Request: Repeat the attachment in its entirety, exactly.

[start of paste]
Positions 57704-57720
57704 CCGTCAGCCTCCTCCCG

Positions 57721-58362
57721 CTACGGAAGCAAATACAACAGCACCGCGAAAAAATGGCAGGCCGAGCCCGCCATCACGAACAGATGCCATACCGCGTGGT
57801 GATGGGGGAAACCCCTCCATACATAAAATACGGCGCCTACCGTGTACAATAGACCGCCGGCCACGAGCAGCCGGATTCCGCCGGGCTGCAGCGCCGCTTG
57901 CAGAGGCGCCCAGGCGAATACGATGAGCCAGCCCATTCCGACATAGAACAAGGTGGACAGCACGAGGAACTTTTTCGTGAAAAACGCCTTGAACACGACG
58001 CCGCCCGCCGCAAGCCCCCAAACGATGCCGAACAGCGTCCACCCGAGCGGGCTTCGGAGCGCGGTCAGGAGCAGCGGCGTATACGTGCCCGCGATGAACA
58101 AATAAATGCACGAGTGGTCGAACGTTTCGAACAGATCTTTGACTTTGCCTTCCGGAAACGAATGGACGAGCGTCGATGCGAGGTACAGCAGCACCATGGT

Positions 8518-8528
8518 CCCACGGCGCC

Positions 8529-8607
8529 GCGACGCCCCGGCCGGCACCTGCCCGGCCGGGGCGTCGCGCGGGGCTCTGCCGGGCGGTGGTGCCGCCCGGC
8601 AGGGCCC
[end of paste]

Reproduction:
Positions 57704-57720
57704 CCGTCAGCCTCCTCCCG

Positions 57721-58362
57721 CTACGGAAGCAAATACAACAGCACCGCGAAAAAATGGCAGGCCGAGCCCGCCATCACGAACAGATGCCATACCGCGTGGT
57801 GATGGGGGAAACCCCTCCATACATAAAATACGGCGCCTACCGTGTACAATAGACCGCCGGCCACGAGCAGCCGGATTCCGCCGGGCTGCAGCGCCGCTTG
57901 CAGAGGCGCCCAGGCGAATACGATGAGCCAGCCCATTCCGACATAGAACAAGGTGGACAGCACGAGGAACTTTTTCGTGAAAAACGCCTTGAACACGACG
58001 CCGCCCGCCGCAAGCCCCCAAACGATGCCGAACAGCGTCCACCCGAGCGGGCTTCGGAGCGCGGTCAGGAGCAGCGGCGTATACGTGCCCGCGATGAACA
58101 AATAAATGCACGAGTGGTCGAACGTTTCGAACAGATCTTTGACTTTGCCTTCCGGAAACGAATGGACGAGCGTCGATGCGAGGTACAGCAGCACCATGGT

Positions 8518-8528
8518 CCCACGGCGCC

Positions 8529-8607
8529 GCGACGCCCCGGCCGGCACCTGCCCGGCCGGGGCGTCGCGCGGGGCTCTGCCGGGCGGTGGTGCCGCCCGGC
8601 AGGGCCC